Interview with Alvin Tan

Transcribed and compiled by Kwee Hui Kian

On February 5, 1994, the Straits Times (ST) published a report by Felix Soh that Alvin Tan and Haresh Sharma – artistic director and resident playwright of The Necessary Stage (TNS) – were trained at workshops conducted by the Brecht Forum in New York. After this fiasco of insinuating that they were attempting to promote Marxist principles through theatre in Singapore, both Tan and Sharma went abroad for further studies in Directing and Playwriting respectively. In 1997 and 1998, Haresh Sharma and Alvin Tan were respectively accorded the Young Artist Award in Singapore. Since the incident of February 1994, both of them have also collaborated in more than fifty play productions and other printed publications. In the M1 Singapore Fringe Festival 2010, TNS staged the play “____ Can Change”, consisting of three parts, namely, “Singles Can Change”, “Homosexuals Can Change”, and “Marxists Can Change”. Following the performance of this play, Teng Siao See and Kwee Hui Kian from s/pores interviewed Mr. Alvin Tan.

This interview was held in February 2010 at the TNS premises in the Marine Parade Community Club.

(A: Alvin Tan, S: Teng Siao See, H: Kwee Hui Kian).

S: What was your immediate response when you first learned about the ST article (February 5, 1994)?

A: Oh we are not surprised because I have friends who were detained during the “Operation Spectrum” in 1987 under allegations that they were involved in a “Marxist Conspiracy” by promoting Liberation Theology. In 1987, we were already afraid. During that time, my friends and I stayed in my house, because the authorities were doing the first swoop, second swoop and third swoop; so we are wondering if we are going to be detained maybe with a fourth swoop. So we stayed together, but they did not come for us. When Felix Soh’s article appeared in the papers in 1994, we are thinking, “Oh ya, it has finally come, after all these years….” So it was not surprising.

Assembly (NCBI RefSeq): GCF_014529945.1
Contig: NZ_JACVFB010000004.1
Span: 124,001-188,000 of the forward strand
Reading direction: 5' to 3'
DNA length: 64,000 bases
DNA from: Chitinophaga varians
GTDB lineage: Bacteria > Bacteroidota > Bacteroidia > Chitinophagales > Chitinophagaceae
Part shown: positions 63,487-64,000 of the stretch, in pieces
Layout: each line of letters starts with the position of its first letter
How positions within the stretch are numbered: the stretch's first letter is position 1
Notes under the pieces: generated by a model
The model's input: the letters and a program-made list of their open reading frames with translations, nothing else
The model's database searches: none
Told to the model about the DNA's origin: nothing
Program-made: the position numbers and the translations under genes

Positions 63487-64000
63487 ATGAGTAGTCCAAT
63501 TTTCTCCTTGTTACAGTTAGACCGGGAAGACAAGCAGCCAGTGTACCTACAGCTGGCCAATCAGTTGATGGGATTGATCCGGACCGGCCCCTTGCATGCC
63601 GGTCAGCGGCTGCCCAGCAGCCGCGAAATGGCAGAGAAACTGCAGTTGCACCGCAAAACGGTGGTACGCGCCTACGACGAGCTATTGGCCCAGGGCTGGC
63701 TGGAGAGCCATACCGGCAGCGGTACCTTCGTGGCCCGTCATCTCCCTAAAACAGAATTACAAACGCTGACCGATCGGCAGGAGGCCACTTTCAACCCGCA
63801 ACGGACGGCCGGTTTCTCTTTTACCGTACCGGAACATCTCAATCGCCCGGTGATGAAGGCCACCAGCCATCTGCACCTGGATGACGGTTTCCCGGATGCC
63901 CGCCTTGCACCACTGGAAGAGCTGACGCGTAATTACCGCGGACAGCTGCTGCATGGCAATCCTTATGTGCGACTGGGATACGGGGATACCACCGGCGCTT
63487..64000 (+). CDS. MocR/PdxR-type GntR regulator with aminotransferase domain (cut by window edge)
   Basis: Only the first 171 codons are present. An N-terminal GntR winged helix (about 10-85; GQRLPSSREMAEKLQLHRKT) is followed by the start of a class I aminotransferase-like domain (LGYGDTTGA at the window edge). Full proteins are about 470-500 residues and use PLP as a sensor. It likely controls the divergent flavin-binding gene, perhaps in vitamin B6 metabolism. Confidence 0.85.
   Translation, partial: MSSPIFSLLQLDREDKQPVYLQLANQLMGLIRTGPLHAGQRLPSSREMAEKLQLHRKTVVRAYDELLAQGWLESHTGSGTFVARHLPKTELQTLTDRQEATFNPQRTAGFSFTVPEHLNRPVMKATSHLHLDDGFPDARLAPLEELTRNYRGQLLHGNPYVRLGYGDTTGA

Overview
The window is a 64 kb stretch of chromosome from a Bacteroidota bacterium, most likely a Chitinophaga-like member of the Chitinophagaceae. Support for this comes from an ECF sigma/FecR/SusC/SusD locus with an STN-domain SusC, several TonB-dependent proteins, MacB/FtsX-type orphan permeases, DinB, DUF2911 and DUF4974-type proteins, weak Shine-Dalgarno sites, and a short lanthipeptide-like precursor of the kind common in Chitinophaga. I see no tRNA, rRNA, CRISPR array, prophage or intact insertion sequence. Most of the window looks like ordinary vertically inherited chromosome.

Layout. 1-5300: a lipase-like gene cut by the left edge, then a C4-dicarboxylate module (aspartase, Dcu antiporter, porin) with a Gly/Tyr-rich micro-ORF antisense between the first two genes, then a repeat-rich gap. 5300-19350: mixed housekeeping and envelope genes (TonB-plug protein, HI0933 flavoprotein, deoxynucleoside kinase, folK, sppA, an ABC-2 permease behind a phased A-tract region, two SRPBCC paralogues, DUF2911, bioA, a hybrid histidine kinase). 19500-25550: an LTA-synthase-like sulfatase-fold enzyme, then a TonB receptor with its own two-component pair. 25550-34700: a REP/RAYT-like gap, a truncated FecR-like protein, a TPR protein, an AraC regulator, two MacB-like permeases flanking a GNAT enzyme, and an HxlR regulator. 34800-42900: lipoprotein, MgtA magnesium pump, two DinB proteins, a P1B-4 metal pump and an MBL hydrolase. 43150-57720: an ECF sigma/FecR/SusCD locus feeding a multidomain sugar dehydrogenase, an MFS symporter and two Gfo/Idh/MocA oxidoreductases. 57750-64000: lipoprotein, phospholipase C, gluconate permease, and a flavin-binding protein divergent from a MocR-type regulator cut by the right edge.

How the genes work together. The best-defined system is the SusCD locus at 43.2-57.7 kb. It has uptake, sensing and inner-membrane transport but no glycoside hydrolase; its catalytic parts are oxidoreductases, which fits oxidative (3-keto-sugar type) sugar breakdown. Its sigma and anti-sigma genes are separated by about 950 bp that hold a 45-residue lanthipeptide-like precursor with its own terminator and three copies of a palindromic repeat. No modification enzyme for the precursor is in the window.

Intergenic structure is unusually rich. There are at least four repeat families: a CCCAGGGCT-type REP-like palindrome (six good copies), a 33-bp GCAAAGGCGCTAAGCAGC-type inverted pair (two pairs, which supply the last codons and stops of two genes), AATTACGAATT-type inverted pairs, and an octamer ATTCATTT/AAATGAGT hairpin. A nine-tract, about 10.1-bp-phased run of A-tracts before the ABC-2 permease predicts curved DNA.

H: Were you extremely worried after reading the article?

A: About three days after the news report (February 5, 1994) appeared, Tommy Koh wrote a letter to the ST to defend us, saying that Forum Theatre is banned but not TNS. Then we were told by friends that it was mainly because we had no connections with any political exiles. And we are like, “Oh I see, my goodness, we did not know….” About the workshops in New York, it was only because we were then travelling in America and incidentally came across them. And the ISD (Internal Security Department) personnel might have thought that these workshops were recommended by the political exiles or from my friends linked to the YCS (Young Christian Students), CJC (Catholic Junior College), or the Liberation Theology background, and how these individuals might have influenced us. You see, the people arrested under the third swoop of the “Operation Spectrum” in 1987 were said to be connected to the PETA (the Philippines Educational Theatre Association), which was allegedly influenced by Liberation Theology from Latin America, and resulted in the People’s Power and political movements in the Philippines in the 1980s and the downfall of Marcos in 1986. Hence the Malaysian and Singaporean authorities were alerted by these incidents, and the resultant “Operation Lalang” and “Operation Spectrum” in these countries. Mind you, I am making connections between these events myself….